I have been at the fitness and self-defense "game" for many years now, and like many other people who've spent decades exposed to a particular realm, I believe that I've seen a lot, and just about heard it all . When I first became interested in these fields, and particularly in unarmed combat, I was not unmoved by those instructors who declared that anyone could defeat anyone else in a physical altercation, as long as he knew the right techniques. When I was a young man, in my teenage years, I was not short, but I was thin … what would certainly be called skinny … and so I was hardly the biggest or strongest young man around. I was well-liked, in general, so I did not have many run-ins with other guys back in the day, but I remember thinking during that time that if I was to be viciously assaulted by someone else who was much bigger, I probably would have a very difficult time defending myself. I did not like the feeling at all, and decided early on in my travels down the fitness and self-defense paths that I would devote as much time to getting bigger and stronger as I would to training in actual martial sports and self-defense.
The plain fact is that anyone who declares to you that any given person can defeat any other person with the "right" training … is trying to sell you a bill of goods. Whenever you see martial arts demonstrations wherein a much smaller person is neutralizing an attack from a large person, you will generally find, if you look closely, that the reason for the smaller person's success has a lot to do with the fact that what you ' re witnessing is, in fact, a demonstration, which means it is heavily choreographed.
On the occasions I am instructing anyone in these areas, I make sure to present them as symbiotic components of one another. That is, if you are all physicality, with no technique, you will be less than a fully-prepared fighter, and, by the same token, if you are skilled at self-defense or martial arts techniques, but are not as completely combat -conditioned as you might otherwise be, you will still be something less than you might otherwise, as a fighter. However … and I'm saying this as someone who has been around martial arts and artists for decades now … if I had to choose dominance in one area over another, I would choose being physically imposing over being technically sharp.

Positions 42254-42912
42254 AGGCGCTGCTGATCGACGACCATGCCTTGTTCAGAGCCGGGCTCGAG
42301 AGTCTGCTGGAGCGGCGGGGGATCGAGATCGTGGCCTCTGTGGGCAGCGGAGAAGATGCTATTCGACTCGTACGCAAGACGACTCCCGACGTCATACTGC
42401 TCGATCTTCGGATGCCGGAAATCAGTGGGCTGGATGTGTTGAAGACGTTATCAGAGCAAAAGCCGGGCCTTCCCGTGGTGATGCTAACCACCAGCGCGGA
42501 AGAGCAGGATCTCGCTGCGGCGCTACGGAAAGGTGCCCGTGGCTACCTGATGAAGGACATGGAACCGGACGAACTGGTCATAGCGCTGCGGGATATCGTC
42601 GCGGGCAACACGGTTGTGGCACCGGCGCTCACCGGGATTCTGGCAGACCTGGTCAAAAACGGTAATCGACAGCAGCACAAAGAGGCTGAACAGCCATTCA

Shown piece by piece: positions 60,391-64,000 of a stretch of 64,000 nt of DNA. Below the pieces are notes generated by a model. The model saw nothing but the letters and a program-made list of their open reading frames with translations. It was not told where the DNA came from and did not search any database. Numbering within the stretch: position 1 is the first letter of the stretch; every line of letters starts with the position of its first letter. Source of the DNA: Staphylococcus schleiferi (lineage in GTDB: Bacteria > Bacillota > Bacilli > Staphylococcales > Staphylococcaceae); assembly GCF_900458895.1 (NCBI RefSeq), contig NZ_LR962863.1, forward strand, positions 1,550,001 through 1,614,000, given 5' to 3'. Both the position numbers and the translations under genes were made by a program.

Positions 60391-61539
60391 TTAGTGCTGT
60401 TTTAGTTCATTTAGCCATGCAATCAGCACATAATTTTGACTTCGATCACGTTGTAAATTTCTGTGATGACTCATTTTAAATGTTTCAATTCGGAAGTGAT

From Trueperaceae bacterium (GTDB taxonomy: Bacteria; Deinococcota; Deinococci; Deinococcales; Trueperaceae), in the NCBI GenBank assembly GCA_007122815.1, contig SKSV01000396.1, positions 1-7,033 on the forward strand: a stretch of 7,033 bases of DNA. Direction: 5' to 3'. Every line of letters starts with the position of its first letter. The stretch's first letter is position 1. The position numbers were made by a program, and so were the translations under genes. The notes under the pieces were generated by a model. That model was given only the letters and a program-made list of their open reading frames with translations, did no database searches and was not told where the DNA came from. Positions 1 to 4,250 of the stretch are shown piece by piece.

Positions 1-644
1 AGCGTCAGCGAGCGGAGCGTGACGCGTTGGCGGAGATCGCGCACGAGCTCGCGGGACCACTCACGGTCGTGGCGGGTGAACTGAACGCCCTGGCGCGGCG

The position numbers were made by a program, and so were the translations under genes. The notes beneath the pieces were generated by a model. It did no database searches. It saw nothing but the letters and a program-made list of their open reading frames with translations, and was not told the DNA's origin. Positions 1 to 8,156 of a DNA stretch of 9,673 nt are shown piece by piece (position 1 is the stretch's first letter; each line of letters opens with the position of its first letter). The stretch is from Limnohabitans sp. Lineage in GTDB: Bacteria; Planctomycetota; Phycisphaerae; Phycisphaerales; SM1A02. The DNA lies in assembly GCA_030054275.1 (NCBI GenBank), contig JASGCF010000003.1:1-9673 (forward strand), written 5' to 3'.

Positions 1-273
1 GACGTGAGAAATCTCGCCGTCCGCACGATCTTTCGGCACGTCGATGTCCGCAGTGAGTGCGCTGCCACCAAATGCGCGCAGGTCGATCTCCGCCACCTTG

This said, it would be a grave mistake to misread what I just said to conclude that proficiency in self-defense techniques is inconsequential in comparison to physical strength and power. However, if one truly wishes to become a formidable opponent to anyone who might wish him harm, it's important to recognize the importance of physical prowess to achieving that end. The simple, "bottom line" reality is that even without special combat training, a person who possesses great strength and speed can often defeat a smaller and / or weaker person who is technically excellent – that's just the reality of it.
So what does this mean for women? After all, women are generally burdened with greater disadvantages in the realm of natural physicality, in comparison to men, are they not? It means two things: Women should strive to enhance their own physical capabilities … strength, speed … as much as they can, but also, they should accept that they are going to be well-served to maintain whatever particular advantages they can. For example, if lawfully carrying a firearm is an option where you live (and you should not live any place where it isn't ), then you would be smart to avail yourself of the appropriate training, and do so. One of my favorite slang terms for a gun is "equalizer," because that is precisely what the gun can do – level (and more) the playing field between a small person and a large one.
While your height is really the only part of your physical makeup that cannot be enhanced through training, you can become thicker, stronger (which is typically a function of becoming thicker), and faster through physical conditioning, and so it is smart to focus on achieving the highest and best results you can in those areas. The point is that as you seek to be as capable as possible in self-defense, do not allow yourself to be taken in by the idea that the physical superiority of another is of no consequence, as long as you have cultivated combat skills; pay a good deal of attention yourself to your own physical conditioning and development, and spend time becoming a true physical specimen – in the end, that will be about as important a component to your physical safety as anything else, including sharp combat skills.
The information contained here is for general information purposes only. Bob Yetman disclaim responsibility for any liability or loss incurred as a consequence of the use or application, either directly or indirectly, of any information presented herein.